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Buster Keaton in Sherlock Jr., 1924

January 21, 2014

James Coburn

A brief profile of an ageless and versatile actor for Overlooked Films at Todd Mason’s blog Sweet Freedom.

The last time I profiled Maggie Smith, Keishon, who blogs at Yet Another Crime Fiction Blog (check it out), thought that something had happened to the grand dame of cinema. I guess I conveyed that impression by writing about Maggie Smith out of the blue. 

James Coburn in Eraser
Last evening, I watched action film Eraser (1996) and saw a familiar face—James Coburn—who at 6' 2" and 74 is still going strong. (Addendum: Sergio in comments has brought it to my notice that Coburn died in 2002, a fact I clearly overlooked.) As head of the US Federal Witness Protection Programme, he orders US Marshal John Kruger (Arnold Schwarzenegger) to protect Lee Cullen (Vanessa Williams), a key witness to a scam in a company that manufactures secret weapons for the military. The mastermind, US Marshal Robert DeGuerin (James Caan, who I mistook for Armand Assante), is a friend of Kruger and he wants both Kruger and Lee out of the way. The conspiracy, if exposed, can rattle skeletons on Capitol Hill.

Coburn with his peers from The Great Escape.
This is not about Eraser, it is about Coburn, and I realise just how little I know about this fine actor with the rugged look and a winning smile. He has been hovering around the periphery of my cinematic vision for some years now, cast in secondary roles as both good and bad guy, in films like Eraser, Snow Dogs, The Nutty Professor, and Sister Act 2: Back in the Habit. The only earliest film I remember Coburn in is The Great Escape made over fifty years ago. He didn’t have a beard then.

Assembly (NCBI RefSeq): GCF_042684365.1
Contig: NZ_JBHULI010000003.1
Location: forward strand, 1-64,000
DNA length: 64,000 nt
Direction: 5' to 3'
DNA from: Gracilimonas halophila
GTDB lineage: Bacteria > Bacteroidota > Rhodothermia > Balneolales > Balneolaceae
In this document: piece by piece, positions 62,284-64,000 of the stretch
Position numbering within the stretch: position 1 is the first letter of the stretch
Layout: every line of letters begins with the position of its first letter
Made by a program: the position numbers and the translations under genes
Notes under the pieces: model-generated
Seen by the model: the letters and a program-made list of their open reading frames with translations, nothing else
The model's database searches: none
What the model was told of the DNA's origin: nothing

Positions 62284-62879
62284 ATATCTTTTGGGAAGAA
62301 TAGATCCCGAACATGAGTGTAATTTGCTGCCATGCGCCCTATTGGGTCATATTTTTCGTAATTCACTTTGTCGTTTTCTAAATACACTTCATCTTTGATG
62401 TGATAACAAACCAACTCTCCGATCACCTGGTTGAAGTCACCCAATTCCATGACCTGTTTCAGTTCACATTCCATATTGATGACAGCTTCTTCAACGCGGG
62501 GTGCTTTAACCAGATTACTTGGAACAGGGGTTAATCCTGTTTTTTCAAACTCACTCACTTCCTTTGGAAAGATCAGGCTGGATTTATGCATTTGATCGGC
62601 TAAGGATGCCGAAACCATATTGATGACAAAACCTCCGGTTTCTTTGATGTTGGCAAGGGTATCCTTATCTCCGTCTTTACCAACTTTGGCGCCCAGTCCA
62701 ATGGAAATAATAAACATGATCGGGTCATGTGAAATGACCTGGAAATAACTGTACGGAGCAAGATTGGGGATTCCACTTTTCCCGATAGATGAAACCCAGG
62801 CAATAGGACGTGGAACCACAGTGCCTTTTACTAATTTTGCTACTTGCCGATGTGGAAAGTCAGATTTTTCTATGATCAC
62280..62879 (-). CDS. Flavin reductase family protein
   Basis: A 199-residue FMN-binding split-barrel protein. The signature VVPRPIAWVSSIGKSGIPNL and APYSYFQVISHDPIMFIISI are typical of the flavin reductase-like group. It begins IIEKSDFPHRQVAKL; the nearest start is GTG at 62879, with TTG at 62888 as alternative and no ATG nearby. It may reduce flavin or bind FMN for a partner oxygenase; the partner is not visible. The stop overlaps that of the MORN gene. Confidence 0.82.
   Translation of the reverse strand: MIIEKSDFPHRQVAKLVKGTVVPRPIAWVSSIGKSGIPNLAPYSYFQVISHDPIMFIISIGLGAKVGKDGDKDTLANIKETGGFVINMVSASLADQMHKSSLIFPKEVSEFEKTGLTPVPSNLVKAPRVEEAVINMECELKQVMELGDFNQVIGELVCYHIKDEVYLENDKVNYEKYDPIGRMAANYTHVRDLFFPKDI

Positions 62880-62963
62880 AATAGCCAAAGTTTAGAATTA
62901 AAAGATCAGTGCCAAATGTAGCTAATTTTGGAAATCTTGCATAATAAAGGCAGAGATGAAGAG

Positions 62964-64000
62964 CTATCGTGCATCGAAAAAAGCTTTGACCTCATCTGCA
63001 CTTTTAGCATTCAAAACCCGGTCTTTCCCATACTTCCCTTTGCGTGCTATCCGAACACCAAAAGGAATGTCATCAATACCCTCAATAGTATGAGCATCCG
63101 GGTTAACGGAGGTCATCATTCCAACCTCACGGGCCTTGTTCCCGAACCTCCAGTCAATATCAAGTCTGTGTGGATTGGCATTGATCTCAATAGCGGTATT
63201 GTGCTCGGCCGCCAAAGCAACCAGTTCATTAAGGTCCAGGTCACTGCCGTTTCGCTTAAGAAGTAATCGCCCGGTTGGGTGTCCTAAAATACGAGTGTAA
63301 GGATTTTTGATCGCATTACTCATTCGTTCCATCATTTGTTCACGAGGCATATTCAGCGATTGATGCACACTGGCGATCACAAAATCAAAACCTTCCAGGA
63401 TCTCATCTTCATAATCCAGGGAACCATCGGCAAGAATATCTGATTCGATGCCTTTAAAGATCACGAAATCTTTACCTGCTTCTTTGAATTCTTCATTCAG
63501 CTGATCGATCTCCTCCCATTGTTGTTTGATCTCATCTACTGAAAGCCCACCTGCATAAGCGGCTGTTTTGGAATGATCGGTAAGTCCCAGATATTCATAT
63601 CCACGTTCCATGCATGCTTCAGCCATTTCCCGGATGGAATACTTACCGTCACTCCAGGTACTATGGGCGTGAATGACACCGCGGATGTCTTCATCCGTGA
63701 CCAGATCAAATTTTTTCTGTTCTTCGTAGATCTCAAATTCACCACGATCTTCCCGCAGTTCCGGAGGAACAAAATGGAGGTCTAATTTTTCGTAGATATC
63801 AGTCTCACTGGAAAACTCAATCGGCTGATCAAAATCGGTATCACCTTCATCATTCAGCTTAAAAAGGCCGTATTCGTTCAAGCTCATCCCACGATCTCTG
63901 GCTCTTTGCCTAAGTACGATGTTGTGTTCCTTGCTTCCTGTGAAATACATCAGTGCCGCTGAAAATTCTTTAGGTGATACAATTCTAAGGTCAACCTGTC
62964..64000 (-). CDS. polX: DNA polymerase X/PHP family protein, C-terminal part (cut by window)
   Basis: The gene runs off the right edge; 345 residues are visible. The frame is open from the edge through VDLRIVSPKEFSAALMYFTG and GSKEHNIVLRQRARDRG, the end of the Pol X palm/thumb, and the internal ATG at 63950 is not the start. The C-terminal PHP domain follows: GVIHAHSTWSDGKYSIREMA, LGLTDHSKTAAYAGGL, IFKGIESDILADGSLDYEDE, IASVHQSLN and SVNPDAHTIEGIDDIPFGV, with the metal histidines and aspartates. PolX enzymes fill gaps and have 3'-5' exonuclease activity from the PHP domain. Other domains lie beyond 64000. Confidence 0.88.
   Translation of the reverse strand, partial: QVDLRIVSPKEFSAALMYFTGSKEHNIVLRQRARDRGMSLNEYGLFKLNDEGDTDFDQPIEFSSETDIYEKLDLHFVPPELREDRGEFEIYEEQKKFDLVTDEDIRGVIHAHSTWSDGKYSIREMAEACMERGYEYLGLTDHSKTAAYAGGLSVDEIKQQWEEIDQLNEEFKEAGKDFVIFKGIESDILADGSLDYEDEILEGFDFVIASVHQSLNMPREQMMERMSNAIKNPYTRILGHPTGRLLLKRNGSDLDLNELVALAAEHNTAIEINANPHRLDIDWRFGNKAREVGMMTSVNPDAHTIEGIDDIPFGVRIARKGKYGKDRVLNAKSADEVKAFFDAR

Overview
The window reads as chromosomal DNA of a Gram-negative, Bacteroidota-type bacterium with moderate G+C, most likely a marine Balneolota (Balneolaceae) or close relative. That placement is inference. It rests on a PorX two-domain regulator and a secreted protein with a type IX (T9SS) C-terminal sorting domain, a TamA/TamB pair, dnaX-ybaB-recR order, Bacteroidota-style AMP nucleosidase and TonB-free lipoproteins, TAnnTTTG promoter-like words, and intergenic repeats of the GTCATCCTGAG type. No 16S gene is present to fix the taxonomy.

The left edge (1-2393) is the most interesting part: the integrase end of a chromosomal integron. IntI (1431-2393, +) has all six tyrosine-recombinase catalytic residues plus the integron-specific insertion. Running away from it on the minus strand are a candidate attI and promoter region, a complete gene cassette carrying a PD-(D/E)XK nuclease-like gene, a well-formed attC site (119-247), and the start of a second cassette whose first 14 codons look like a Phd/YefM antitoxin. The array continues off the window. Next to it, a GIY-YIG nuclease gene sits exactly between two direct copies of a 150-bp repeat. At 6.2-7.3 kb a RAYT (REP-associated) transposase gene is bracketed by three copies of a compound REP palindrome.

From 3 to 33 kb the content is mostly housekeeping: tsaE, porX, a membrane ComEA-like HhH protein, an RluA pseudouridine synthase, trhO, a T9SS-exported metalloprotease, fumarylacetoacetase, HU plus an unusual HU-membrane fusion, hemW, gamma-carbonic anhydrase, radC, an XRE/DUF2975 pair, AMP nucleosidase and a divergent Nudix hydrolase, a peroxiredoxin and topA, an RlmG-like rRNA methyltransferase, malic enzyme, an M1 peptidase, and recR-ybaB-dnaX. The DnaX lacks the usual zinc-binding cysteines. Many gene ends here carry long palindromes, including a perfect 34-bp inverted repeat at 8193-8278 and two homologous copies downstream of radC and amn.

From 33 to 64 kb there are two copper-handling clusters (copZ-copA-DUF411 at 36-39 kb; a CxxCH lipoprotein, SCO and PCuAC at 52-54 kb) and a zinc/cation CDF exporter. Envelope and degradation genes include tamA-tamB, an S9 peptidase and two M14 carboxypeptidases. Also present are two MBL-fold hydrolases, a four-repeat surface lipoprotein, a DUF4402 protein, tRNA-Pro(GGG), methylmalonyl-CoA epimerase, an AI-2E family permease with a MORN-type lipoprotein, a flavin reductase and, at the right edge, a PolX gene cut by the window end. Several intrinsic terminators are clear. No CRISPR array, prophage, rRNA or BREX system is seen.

That’s how long James Coburn has been around. I’ve probably seen him in some of his other films between then and now but don't remember any. I went through his filmography and found only one familiar exception, A Reason to Live, a Reason to Die, a western he starred alongside Bud Spencer and Telly Savalas. He also had a sound television career.


How well do you know James Coburn? Which of his early films do you remember most?

32 comments:

  1. Coburn is a character actor that honestly, I've never paid much attention to even though he has a strong presence on the screen. Thanks for spotlighting him as I had no idea his film career spanned 5 decades. There are some great character actors out there so its good to spotlight them and remind us about them.

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    1. Keishon, you're welcome. Not much of a spotlight really as I know very little about the actor, hence this sketchy writeup. I don't think I've seen Coburn in a lead role except alongside other lead actors. I agree, there are some terrific character and secondary actors out there and I hope to write about them in future posts.

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  2. I always liked Coburn. I particularly remember him in the "In Like Flynn" movies

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    1. Charles, thanks for mentioning the term "In Like Flynn," a term I hadn't heard or come across before. I read about its origins, its attribution to Errol Flynn. I can see why it would apply to Coburn's movies.

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  3. For some reason I always confuse him with Lee Marvin. They are really two very different actors. In westerns, his best known role is as Pat Garrett in Sam Peckinpah's PAT GARRETT AND BILLY THE KID. He was also in the cast of THE MAGNIFICENT SEVEN. Earlier, he did a lot of work in TV westerns and played a gawky young man in a Randolph Scott western, RIDE LONESOME.